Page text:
"Sperm do not really hit their stride until they are deposited in the female reproductive tract, at which point chemical signals from the vaginal and cervical mucus seem to spark them to life. Released from the buffering folds of their seminal delivery blanket, they at first swim straight ahead, torpedo-style, “with very little back and forth of the head,” Dr. Tash said. They may linger in the cervical mucus for a couple of days, or cross the cervix and enter the uterus.
If an egg has burst from its ovarian follicle and been plucked by a fallopian tube, sperm can sense its signature, a telltale shift in calcium ions. The sperm become “hyperactivated,” said Moira O’Bryan, a sperm expert at Monash University in Australia, switching to “a crazed figure-eight motion” ideal for boring through barriers. The ovum eggs them on, signaling some to play the sacrificial kamikaze and explode their enzyme sacks prematurely, loosening the corridor for other, shapelier sperm to pass through intact. A few dozen fine-figured sperm find their way to the final barrier, the egg’s plasma membrane, where they waggle with all their crazy-eight might and beg to be chosen — but only one will be taken, will fuse with the egg and be absorbed into its rich inner sanctum.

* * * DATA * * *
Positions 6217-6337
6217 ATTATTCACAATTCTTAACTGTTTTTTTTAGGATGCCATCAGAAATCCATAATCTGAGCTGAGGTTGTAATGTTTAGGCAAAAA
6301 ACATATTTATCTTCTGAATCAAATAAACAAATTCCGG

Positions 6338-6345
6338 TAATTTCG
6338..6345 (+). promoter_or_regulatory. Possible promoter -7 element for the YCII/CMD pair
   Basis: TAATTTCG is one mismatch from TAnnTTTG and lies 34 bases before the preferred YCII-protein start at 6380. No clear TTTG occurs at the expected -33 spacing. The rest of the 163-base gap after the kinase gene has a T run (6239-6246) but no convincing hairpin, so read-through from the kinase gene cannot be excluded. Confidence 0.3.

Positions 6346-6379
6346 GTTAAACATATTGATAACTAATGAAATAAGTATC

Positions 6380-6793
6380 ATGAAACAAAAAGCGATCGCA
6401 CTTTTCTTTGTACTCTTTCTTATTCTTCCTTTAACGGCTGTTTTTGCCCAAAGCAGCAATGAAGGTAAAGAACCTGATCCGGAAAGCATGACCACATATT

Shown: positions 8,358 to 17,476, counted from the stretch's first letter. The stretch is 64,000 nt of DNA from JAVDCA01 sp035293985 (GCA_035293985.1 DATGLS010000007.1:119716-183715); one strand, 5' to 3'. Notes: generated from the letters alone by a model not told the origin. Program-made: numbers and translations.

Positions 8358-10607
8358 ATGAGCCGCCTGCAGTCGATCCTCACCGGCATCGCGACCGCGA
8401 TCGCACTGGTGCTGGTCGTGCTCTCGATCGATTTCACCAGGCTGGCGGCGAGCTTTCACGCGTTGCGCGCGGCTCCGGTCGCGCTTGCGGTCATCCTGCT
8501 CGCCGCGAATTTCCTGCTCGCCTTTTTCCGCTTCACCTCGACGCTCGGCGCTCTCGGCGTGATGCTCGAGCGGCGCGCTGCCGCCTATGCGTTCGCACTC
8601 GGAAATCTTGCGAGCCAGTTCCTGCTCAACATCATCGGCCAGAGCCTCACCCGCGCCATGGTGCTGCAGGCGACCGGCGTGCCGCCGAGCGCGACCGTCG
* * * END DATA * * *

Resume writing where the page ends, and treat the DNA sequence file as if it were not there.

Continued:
In a fraction of a second, an electrical, ionic jolt dramatically changes the egg’s outer coat, to forestall the lethal intrusion of additional sperm."
June 14, 2007
The wonders of sperm
at 8:08 PM